A minute later he was standing in a dark room—the only light coming from his cell, below.

            Howard was a tidy worker by nature. He slipped the tongues into the grooves and put the floor-ceiling back, before even thinking of trying the door he'd spotted in the light from his cell. It was not locked and led onto a passage, lit with dim-set glow-lights. He walked quietly down the passage until he found a door marked "Fire Exit. Emergencies only."

            Under the circumstances, using it seemed reasonable. He walked out, closed it, and walked down a fire-escape to freedom. A freedom he intended to keep, along with his testicles. He'd had time to think of strategy. These women had everything done by machine. They lived in a different world to the society of Brethren, but the basic design of the habitat was close to identical. Howard would bet that they did no crawling along the water-arterials to check for leaks, like the Brethren did. He'd spotted one of the belled arterial walls when they came in. It was a bare hundred yards off. Of course, he'd have to find an access door, but there was usually one every few hundred meters. He simply had to wait for a lull in the passing people and vehicles—not hard, even here in this town, as it was plainly after the working day and things were slowing down.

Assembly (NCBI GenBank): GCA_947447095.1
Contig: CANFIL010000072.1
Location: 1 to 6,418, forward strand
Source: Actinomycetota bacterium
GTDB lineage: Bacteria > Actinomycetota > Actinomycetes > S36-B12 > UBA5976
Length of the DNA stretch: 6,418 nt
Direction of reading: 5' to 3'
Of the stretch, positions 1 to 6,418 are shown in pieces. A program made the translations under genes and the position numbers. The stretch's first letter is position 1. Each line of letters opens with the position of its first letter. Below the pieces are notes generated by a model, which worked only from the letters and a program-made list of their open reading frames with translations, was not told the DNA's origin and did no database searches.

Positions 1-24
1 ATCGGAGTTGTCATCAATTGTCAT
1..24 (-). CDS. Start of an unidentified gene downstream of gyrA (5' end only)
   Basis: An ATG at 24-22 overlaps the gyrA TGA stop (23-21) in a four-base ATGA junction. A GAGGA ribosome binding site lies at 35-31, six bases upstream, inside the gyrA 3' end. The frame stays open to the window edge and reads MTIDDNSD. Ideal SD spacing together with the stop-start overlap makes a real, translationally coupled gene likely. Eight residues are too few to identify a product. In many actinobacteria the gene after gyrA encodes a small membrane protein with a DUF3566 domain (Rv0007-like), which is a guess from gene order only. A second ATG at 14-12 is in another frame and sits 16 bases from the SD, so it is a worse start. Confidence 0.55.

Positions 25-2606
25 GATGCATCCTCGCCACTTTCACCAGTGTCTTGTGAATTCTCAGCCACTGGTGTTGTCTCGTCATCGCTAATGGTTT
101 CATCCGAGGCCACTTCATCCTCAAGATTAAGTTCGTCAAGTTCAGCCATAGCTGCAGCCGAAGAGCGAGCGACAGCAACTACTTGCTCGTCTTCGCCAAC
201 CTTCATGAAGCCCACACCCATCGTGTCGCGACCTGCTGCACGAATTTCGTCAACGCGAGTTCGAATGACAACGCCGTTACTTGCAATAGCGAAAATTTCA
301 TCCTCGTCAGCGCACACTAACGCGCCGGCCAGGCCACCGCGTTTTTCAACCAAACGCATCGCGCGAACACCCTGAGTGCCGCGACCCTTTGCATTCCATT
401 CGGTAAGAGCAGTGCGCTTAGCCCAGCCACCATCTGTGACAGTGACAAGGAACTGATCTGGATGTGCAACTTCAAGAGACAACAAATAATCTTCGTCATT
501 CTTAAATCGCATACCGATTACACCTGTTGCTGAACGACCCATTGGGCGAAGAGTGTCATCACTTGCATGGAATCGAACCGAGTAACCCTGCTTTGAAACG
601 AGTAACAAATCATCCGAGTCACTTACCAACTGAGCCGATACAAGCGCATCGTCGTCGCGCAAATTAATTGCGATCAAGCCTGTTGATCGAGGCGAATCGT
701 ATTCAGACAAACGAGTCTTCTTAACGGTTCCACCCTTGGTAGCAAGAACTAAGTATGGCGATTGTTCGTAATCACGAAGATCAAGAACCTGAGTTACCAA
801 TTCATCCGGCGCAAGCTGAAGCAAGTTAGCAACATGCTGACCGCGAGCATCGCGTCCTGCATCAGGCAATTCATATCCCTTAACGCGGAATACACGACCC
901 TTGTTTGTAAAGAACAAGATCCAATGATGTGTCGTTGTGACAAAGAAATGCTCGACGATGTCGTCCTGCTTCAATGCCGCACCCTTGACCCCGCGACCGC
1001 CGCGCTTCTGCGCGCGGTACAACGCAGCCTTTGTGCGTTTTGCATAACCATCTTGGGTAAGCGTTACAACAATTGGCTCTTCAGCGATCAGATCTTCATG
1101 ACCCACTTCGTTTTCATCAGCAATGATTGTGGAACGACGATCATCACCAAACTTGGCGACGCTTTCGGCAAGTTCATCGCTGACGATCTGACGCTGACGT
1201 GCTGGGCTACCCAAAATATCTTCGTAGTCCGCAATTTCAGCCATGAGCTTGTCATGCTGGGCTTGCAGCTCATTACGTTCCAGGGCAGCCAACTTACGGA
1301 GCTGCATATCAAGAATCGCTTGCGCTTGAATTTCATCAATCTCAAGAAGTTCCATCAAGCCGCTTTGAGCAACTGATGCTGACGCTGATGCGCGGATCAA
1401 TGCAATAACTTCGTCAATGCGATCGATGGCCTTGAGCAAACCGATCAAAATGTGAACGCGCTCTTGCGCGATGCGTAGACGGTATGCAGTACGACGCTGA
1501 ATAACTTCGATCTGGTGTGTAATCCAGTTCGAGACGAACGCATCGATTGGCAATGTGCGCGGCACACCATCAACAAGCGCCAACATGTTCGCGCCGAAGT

He reached the water arterial unobserved, and found an access door. For a horrible moment he thought that it was locked in some way, but it was simply stiff from lack of use. He crouched down and got inside, pulled it behind him, and began crawling. He wished, briefly, that he was as small as the local men. He crept onwards. He wanted to rescue Kretz. He wanted the sheer joy of wearing clothing, but firstly he wanted to be as far from these women and sharp knives as possible.

            Then, in the sheltering darkness, there was something else. Something with green and red eyes that flickered. Howard nearly knocked himself unconscious, trying to turn and flee, before realizing that it was a machine. It flashed lights at him—and then began to reverse, far faster than he had been able to crawl. So Howard crawled on. True to his memory of the water system of home, this too came to a larger belled tunnel—with a larger pipe system and just as little space for a man.

            It was no place for a man. Only, there were men here. Men, and light.

            They had weapons. Knives. They were smiling, though.